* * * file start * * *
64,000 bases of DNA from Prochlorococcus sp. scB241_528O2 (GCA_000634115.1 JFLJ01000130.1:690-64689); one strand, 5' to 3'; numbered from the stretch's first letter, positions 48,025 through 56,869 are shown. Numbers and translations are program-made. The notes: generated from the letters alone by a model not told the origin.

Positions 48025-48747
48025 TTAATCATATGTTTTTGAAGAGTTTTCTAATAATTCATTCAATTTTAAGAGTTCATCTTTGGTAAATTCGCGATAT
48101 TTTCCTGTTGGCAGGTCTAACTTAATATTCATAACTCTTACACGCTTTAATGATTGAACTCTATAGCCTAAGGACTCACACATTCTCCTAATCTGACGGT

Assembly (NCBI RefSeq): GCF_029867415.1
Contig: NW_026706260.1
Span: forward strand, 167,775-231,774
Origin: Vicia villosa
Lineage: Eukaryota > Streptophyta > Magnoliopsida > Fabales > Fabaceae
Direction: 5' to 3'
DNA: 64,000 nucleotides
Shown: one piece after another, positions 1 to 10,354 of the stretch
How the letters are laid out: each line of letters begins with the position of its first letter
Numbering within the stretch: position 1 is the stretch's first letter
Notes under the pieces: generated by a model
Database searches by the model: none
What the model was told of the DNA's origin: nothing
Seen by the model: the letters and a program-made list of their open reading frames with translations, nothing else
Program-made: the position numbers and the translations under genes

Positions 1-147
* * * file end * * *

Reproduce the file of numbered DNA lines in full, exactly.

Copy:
64,000 bases of DNA from Prochlorococcus sp. scB241_528O2 (GCA_000634115.1 JFLJ01000130.1:690-64689); one strand, 5' to 3'; numbered from the stretch's first letter, positions 48,025 through 56,869 are shown. Numbers and translations are program-made. The notes: generated from the letters alone by a model not told the origin.

Positions 48025-48747
48025 TTAATCATATGTTTTTGAAGAGTTTTCTAATAATTCATTCAATTTTAAGAGTTCATCTTTGGTAAATTCGCGATAT
48101 TTTCCTGTTGGCAGGTCTAACTTAATATTCATAACTCTTACACGCTTTAATGATTGAACTCTATAGCCTAAGGACTCACACATTCTCCTAATCTGACGGT

Assembly (NCBI RefSeq): GCF_029867415.1
Contig: NW_026706260.1
Span: forward strand, 167,775-231,774
Origin: Vicia villosa
Lineage: Eukaryota > Streptophyta > Magnoliopsida > Fabales > Fabaceae
Direction: 5' to 3'
DNA: 64,000 nucleotides
Shown: one piece after another, positions 1 to 10,354 of the stretch
How the letters are laid out: each line of letters begins with the position of its first letter
Numbering within the stretch: position 1 is the stretch's first letter
Notes under the pieces: generated by a model
Database searches by the model: none
What the model was told of the DNA's origin: nothing
Seen by the model: the letters and a program-made list of their open reading frames with translations, nothing else
Program-made: the position numbers and the translations under genes

Positions 1-147